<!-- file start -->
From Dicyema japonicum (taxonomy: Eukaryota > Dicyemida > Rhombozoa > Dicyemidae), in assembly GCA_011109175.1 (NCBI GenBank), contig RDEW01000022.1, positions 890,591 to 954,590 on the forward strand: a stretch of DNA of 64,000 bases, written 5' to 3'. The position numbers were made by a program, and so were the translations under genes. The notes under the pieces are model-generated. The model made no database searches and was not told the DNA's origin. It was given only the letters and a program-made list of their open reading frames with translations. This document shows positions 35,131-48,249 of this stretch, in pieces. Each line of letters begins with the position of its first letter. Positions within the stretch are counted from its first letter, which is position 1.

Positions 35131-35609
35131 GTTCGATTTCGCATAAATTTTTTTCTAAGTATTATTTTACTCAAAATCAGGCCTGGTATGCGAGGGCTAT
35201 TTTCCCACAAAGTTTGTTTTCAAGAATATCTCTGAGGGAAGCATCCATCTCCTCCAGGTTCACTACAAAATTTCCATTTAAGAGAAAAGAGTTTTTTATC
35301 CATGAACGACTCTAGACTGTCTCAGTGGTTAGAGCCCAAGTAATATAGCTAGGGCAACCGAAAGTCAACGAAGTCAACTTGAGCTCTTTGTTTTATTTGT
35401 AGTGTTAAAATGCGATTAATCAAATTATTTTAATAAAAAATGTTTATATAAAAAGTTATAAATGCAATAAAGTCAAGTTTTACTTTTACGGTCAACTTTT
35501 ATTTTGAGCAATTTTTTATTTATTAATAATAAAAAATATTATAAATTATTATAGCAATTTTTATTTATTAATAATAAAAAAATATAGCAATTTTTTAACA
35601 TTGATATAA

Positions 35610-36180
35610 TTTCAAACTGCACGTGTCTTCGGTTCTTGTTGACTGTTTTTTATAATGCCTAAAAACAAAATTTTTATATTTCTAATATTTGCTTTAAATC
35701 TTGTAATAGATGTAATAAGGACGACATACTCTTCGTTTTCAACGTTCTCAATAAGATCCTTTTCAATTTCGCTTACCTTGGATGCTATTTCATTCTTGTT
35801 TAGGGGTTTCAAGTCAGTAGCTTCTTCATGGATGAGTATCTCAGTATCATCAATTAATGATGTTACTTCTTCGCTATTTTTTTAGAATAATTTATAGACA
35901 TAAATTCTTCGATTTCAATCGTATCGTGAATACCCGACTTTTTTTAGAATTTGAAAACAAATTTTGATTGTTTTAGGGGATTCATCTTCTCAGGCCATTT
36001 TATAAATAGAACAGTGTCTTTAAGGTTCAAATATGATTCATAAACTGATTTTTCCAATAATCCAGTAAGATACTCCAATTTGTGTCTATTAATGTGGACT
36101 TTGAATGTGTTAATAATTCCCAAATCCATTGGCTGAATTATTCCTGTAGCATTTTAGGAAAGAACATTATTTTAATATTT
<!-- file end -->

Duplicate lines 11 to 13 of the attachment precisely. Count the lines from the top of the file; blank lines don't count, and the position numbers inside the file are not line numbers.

35701 TTGTAATAGATGTAATAAGGACGACATACTCTTCGTTTTCAACGTTCTCAATAAGATCCTTTTCAATTTCGCTTACCTTGGATGCTATTTCATTCTTGTT
35801 TAGGGGTTTCAAGTCAGTAGCTTCTTCATGGATGAGTATCTCAGTATCATCAATTAATGATGTTACTTCTTCGCTATTTTTTTAGAATAATTTATAGACA
35901 TAAATTCTTCGATTTCAATCGTATCGTGAATACCCGACTTTTTTTAGAATTTGAAAACAAATTTTGATTGTTTTAGGGGATTCATCTTCTCAGGCCATTT